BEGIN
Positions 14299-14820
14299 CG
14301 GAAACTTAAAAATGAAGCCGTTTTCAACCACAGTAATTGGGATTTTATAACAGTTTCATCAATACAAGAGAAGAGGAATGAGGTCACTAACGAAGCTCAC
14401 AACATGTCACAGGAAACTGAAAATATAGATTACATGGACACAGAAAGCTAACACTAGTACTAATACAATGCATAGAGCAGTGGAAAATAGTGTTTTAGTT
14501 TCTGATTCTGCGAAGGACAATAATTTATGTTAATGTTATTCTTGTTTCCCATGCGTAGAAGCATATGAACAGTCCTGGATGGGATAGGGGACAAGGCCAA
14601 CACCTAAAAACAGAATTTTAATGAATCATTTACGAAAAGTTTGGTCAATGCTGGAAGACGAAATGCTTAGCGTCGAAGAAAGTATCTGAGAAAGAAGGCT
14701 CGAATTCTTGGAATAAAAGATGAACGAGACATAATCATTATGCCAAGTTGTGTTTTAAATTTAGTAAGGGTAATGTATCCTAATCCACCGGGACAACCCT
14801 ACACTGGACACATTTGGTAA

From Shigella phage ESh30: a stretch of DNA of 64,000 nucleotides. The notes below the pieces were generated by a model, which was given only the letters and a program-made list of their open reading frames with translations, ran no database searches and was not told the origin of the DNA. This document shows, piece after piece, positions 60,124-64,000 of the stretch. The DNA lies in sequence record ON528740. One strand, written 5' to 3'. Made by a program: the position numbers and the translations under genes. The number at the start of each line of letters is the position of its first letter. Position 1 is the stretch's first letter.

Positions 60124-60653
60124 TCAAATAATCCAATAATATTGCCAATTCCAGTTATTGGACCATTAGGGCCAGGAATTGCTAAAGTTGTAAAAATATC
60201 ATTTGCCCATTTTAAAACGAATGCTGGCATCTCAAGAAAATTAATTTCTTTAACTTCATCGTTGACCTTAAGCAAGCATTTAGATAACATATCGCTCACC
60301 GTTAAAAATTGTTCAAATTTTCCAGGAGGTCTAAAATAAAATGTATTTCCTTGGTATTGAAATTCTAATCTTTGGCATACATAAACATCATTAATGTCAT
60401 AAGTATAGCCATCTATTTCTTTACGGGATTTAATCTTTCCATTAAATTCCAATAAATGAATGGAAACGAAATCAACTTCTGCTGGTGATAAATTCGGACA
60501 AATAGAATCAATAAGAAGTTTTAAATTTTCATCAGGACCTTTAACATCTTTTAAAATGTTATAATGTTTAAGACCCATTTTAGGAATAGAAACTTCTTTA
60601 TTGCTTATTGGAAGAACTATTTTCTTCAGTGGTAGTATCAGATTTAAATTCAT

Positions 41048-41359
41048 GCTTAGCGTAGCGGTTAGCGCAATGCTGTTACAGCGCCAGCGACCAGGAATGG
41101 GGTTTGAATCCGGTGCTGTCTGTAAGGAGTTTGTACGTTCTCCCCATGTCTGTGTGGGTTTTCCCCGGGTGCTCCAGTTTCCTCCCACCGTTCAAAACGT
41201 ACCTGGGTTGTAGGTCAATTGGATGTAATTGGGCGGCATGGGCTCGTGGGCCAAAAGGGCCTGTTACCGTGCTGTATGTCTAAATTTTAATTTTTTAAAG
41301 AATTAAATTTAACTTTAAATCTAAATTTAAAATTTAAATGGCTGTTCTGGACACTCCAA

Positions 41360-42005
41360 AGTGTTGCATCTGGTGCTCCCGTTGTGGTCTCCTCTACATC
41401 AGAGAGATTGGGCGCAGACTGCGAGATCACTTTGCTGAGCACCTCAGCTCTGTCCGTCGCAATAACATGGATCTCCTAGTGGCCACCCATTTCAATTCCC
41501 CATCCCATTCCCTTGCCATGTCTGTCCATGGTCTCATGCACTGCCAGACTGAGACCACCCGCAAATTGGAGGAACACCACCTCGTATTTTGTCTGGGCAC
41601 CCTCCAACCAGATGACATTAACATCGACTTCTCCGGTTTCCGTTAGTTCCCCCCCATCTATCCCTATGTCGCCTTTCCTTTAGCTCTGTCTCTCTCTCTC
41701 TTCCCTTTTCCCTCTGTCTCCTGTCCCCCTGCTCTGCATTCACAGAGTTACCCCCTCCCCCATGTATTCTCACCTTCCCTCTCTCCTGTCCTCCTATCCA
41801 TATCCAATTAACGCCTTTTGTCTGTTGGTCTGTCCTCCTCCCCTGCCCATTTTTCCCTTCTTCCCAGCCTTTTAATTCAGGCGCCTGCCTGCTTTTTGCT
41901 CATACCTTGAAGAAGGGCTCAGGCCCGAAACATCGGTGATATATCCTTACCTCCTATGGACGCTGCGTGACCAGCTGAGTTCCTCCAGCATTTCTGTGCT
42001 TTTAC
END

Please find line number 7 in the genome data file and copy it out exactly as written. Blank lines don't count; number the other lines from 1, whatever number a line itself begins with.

14701 CGAATTCTTGGAATAAAAGATGAACGAGACATAATCATTATGCCAAGTTGTGTTTTAAATTTAGTAAGGGTAATGTATCCTAATCCACCGGGACAACCCT